Pallet manufacturers in Canada and US must now either heat-treat or fumigate pallets as a precaution against such pests as the emerald ash borer.  Treated pallets are marked with the International Plant Protection Convention logo and letters indicating what type of treatment was used.  Pallets with "MB" in the logo have been fumigated with methyl bromide, a poisonous, ozone-depleting gas that has been phased out for most agricultural uses.  Pallets marked "MB" should never be used for gardening or fuel, while those with the letters "HT" were heat treated or kiln dried and are safe to reuse.
Even so, it’s wise to approach pallet reuse with a degree of caution. Wood is porous and may have been exposed to chemicals, bacteria, or unsanitary conditions during shipment.  For garden use, seek pallets that have not been used to ship toxic products or food.  Wash any pallet with soapy water or bleach before using." (excerpted from June/July Organic Gardening Magazine).

Friday, May 2, 2014

CSA Starting Up!! Roller Coaster Getting Organized; Flower Bouquets

Well all the planning, scheduling, advertising, rotatiling,
buying seeds, starting seedlings, planting, watering, cleaning the sorting shed, buying boxes and liners, getting cooler cleaned out, putting up supports for peas and tomatoes, spreading straw, hoeing; it is finally time to start the CSA.  But yikes!!!  I am about 30 days earlier than I was last year, no wonder I am stressed out and sort of beat before I have even delivered the first basket.
I blame this on Gridley soil and weather and can not say it enough to anyone who doesn't live here in Butte County.  It is wonderful!!!  Can you imagine, where we lived for over 30 years we never started our garden until after May 15 and between May 30th.  And in those 30 years of having huge, huge gardens, I only had about 4 times that I got a decent sized watermelon, maybe 3 of them; and the corn never got higher than 5 feet with about 10 ears of corn.  This Wednesday, we will be delivering our 1st Community Supportive Ag basket.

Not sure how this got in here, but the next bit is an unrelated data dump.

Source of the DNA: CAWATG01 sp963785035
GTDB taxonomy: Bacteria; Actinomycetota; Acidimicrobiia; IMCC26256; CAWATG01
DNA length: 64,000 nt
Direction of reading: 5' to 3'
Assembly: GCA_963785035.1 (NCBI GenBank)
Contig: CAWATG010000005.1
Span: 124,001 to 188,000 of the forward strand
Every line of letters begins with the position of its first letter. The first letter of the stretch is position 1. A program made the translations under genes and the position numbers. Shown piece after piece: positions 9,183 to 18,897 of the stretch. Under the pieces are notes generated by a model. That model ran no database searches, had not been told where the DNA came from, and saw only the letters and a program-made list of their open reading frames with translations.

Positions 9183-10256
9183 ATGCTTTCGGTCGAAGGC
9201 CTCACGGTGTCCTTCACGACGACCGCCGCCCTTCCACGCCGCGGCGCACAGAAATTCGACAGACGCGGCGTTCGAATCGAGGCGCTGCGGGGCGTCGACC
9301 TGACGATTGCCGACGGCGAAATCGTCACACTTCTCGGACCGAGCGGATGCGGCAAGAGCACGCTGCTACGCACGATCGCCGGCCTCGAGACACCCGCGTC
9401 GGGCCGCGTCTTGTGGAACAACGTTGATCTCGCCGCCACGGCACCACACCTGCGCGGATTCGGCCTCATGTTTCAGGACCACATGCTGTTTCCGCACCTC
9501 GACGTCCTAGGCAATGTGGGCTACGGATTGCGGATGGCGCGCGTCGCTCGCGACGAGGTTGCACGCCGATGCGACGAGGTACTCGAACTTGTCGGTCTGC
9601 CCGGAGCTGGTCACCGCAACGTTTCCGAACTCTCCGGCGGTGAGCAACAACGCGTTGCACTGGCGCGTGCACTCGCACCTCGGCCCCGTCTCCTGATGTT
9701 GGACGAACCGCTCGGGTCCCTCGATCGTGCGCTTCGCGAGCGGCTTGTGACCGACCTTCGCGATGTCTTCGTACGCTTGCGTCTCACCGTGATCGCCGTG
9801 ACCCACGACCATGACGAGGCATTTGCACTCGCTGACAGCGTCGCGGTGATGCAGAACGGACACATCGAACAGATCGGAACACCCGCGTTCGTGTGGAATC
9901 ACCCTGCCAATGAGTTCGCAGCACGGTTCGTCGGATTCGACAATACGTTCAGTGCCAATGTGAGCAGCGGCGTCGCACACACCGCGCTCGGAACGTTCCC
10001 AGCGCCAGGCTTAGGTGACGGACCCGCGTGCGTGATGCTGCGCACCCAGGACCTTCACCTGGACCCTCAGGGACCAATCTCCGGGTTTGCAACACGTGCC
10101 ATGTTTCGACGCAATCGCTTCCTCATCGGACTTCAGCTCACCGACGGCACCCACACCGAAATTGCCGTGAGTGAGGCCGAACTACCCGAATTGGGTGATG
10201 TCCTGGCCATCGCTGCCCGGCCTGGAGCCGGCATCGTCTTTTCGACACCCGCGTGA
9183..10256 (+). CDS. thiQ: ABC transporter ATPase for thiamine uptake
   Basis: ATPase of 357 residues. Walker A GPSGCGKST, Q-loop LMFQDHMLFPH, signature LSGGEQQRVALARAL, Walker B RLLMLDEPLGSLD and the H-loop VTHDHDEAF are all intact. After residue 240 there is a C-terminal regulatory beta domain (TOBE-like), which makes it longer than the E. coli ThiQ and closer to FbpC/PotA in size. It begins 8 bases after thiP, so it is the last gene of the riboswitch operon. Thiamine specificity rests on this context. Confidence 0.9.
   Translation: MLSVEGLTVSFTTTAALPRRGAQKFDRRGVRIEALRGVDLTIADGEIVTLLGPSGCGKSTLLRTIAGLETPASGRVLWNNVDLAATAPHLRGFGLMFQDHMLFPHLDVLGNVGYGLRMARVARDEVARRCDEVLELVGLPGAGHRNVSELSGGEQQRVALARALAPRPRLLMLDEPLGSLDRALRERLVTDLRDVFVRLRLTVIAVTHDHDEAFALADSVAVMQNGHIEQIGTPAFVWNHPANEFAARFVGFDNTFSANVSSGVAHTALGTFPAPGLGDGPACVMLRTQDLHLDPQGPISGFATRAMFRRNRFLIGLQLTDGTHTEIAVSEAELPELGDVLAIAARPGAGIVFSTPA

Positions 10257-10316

Wish I could say I am finished planting but I am not.  I have the peppers to purchase and plant and the tomatoes are due to come on Friday and will go into the ground on Saturday.  We still will end up getting tomatoes in 65-70 days, that means BLT sandwiches around 4th of July.
The first basket we delivered had:  beets, carrots, cilantro, onion, peas, snow peas, kale, kiwi, strawberries, lettuce.  We have a few new members who are all friends that live up in Paradise.  So our trip delivering took us about an hour later than we anticipated due to trying to find our way around Paradise using the fastest routes.  Then we have our evening deliveries to Yuba City and Marysville so for 2 days we are working to ensure our produce gets there in the freshest shape possible and to meet all our member's time line needs.
The flower CSA is just getting going.  How can any flower arrangement go wrong with beautiful spring flowers???  In the bouquets were sweet peas; peonies; lavender; roses; parsley blossoms; mock orange; and leaves from the canna lily plant.
So if you wondered why I haven't shared some news from our farm for a few days, these are the reasons why.  Things will get back into a grove soon-or will it?? Don't give up on checking back on the blog, I just hate not sharing with you what we are doing.